Her Universe Like a Dream
Yvonne van Eijden is a painter, but as a poet she marvels at language as a social construct—recognizing its power and its limitations. In her paintings she creates a visual language centered around space, moments in time, and memory. In her poem, “Open Spaces are There,” she writes:
the universe like a dream
a dream like the universe
no boundaries no where
how can we talk in words
words are limited (9-12)
This is the world she inhabits in her paintings, and the eleven works on view at the Carnegie Visual & Performing Arts Center, now through November 23, portray figures emerging from this dreamlike space.
Primarily working with black and white, dark charcoals and grays, her use of color is spare. Her large canvases appear stark and atmospheric. In fact, her first piece in the show is titled Surrounded by fog. It is awash of dense white, but the depth and richness of the negative space is stunning. The delicate outline of the figure resting in the center of the canvas is quiet and contemplative. To the right of the figure’s head, van Eijden has incorporated lines from a poem. The words themselves are barely legible—at the end of the last line one can make out the words “taken for granted.”
Although she incorporates words into her paintings, the actual meaning of the words matters less than the fact that words are meant to signify meaning—complimentary to the work’s nonverbal visual language. The words themselves coexist with the figures within the depth of space.
The show includes two series: What is True Moment #1-9 and Remembrance #1-5 are small, each piece in both series approximately 7 x 7 inches. What is True Moment #1-9 is oil on clay tiles, and on each of the tiles van Eijden depicts the outlines of the backs of figures in white on black with a touch of an earthy terracotta color mixed in. These paintings have the same effect as some of the larger works in the show—Language not spoken, Tacit and Broken Shadow. These are her strongest.
The space in van Eijden’s paintings continues to feel dreamlike—existing in our minds, in our dreams, like memories recalled. The word “tacit” means “understood without being openly expressed.” Language not spoken more plainly articulates this same idea. The figures speak to us: the way the bodies bow and slump, the way an arm extends outward, or knees fall open. These gestures read as archetypes, the figures as universal self-portraits. It’s as though in these works we are remembering conversations or interactions—real or imagined—and these gestures return to us with primal force.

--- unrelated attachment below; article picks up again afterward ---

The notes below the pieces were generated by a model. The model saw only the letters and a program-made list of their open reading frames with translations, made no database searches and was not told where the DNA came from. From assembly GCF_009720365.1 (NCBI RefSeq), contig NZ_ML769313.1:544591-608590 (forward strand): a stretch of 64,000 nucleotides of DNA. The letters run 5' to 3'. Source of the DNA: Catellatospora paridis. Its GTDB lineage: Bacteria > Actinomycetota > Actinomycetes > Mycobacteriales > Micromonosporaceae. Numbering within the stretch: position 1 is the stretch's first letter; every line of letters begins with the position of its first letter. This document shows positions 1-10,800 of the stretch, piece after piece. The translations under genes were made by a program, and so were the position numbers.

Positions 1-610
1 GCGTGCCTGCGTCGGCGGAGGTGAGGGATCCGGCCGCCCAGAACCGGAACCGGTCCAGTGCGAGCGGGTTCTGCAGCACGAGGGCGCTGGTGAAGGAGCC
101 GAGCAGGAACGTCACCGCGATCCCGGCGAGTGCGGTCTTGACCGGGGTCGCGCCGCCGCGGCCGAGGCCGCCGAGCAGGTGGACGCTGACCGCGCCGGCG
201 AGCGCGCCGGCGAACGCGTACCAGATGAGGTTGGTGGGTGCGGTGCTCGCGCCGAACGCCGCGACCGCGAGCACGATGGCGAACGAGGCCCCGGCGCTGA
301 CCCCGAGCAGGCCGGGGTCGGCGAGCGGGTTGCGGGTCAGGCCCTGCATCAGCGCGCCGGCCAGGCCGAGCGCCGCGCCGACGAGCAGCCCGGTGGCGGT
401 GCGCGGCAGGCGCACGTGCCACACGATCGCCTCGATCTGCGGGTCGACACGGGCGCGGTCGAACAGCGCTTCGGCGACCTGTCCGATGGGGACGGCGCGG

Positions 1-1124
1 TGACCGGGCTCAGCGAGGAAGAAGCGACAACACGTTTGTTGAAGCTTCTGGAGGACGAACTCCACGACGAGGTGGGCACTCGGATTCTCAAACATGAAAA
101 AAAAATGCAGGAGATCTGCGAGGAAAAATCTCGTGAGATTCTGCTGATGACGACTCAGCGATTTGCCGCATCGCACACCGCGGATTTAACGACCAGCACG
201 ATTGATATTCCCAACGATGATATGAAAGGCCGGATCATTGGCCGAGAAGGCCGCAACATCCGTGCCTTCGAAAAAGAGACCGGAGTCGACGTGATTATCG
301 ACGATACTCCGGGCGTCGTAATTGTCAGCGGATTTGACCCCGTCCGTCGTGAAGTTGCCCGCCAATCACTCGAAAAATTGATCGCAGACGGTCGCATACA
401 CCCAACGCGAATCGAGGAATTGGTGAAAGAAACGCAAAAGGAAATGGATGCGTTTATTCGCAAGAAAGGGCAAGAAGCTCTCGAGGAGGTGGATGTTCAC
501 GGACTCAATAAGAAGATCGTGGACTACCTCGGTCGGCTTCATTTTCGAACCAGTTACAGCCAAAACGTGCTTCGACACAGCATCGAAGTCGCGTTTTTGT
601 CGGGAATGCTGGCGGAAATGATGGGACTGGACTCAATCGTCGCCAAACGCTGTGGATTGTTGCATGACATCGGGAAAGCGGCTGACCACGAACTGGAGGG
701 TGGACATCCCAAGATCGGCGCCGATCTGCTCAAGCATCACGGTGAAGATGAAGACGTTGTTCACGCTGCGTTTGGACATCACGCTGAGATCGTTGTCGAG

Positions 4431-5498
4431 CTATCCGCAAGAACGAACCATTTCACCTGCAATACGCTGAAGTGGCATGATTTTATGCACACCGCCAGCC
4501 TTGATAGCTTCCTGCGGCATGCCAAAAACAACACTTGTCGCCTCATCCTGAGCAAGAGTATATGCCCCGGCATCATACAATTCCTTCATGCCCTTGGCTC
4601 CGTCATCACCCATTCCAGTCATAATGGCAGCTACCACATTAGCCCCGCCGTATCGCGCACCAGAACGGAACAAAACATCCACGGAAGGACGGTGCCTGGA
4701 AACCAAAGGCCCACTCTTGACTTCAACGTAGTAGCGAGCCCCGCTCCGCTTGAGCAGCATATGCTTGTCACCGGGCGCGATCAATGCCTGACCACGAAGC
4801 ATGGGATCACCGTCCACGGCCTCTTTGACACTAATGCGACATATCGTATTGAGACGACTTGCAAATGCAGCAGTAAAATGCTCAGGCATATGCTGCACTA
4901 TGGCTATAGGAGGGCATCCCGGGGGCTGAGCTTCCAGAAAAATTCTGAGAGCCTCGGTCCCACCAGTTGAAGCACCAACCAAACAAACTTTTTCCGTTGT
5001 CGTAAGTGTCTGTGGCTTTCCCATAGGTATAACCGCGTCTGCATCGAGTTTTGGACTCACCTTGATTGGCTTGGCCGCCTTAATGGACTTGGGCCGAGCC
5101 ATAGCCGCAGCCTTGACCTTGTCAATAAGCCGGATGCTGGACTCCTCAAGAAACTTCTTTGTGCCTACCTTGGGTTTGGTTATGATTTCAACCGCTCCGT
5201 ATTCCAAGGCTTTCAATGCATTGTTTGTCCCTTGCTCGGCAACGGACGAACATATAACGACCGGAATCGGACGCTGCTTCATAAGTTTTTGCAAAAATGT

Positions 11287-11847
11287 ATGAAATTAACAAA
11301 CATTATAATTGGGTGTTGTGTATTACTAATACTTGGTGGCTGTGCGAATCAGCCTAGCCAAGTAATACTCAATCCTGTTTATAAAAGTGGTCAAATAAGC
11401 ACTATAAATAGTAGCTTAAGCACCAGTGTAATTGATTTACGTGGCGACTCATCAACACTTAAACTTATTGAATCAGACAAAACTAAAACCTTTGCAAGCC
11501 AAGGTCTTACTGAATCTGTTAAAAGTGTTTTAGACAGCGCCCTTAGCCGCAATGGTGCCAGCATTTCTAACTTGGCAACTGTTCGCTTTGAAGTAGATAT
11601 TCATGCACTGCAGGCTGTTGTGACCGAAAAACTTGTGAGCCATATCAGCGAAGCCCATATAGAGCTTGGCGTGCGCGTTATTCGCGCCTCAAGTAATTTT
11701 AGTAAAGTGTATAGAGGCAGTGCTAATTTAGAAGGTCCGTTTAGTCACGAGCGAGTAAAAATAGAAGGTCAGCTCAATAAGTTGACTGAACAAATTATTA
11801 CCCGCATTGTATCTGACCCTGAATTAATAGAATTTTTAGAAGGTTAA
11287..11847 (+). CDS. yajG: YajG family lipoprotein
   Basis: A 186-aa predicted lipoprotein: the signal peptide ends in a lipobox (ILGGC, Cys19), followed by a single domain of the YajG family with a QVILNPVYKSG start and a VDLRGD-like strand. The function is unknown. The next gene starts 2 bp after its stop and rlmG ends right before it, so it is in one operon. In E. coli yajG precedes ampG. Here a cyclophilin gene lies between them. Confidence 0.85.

The second series in the show, What is True Moment #1-9, continues the themes raised by the larger-scale paintings: A rose without thorns I and II and Different Faces I, II, and III. All of these works depict faces that peer out at us with strikingly similar features—a strong brow and long nose, pursed mouth—and the effect is unsettling, especially in the Different Faces paintings.
The faces in these works are painted onto brown paper and then affixed to the white canvas. The light plays off the edges of the paper and walking around the paintings, they seem to break out of the flat surface of the canvas, and/or our subconscious. Like the words she incorporates into some of her work, it’s not about what those words mean per se—and in this case it’s not about what the faces look like. These faces could be whoever the viewer wants them to be. The fact that she paints them in a somewhat uniform fashion speaks to this. It’s more about the feeling we get when we look at them—the faces that emerge from our dreams, from our minds and that space with “no boundaries.”
A rose without thorns I and II seem to be the centerpieces of the exhibit. The white space is similar to Surrounded by fog, but instead of a very faint figure, what emerges from the white space in these paintings are two piercing green eyes, the bridge of a nose, and the faint outline of a mouth. Upon closer inspection you see the white or negative space has numerous layers, revealing the top of the head, the jaw and even the chin—making the faces more imposing. The two paintings are slightly nuanced, but the second of the two includes a bright red rose, hovering in space.
This element feels somewhat decorative, contradicting the very deliberate choices van Eijden seems to make in the other work. However, when looking at her paintings from 2009/10 in general, we see a bit of a departure. In A rose without thorns I and II she seems to merge styles, and introduce new elements into her visual language. She may be equating the rose to an opening of her investigation of the female form, while referring to experiments with language. Gertrude Stein’s attempts at the turn of the twentieth century, and her famous line “a rose is a rose is a rose.” But a stylistic shift seems imminent. We may interpret the faces as masks, implying the construction of female identity, whereas the rose—a symbol of the feminine—is depicted without thorns. This implies vulnerability, much like her other work, in which the figures’ backs are turned away from the viewer in a protective stance.
– Laura Partridge
A Global Affair at The Carnegie Visual and Performing Arts Center, featuring works of Art Quilters Anonymous, Petra Kralickova, Stefan Chinov, Yvonne van Eijden, Andrea Kay and 2010 Kentucky Governor’s School for the Arts participant Charlie Goering. 1028 Scott Blvd, Covington, KY 41011. Tel. 859.957.1935. Gallery Hours: Monday – Friday 10am – 5pm, Saturday 12pm – 3pm.
Through Nov. 23.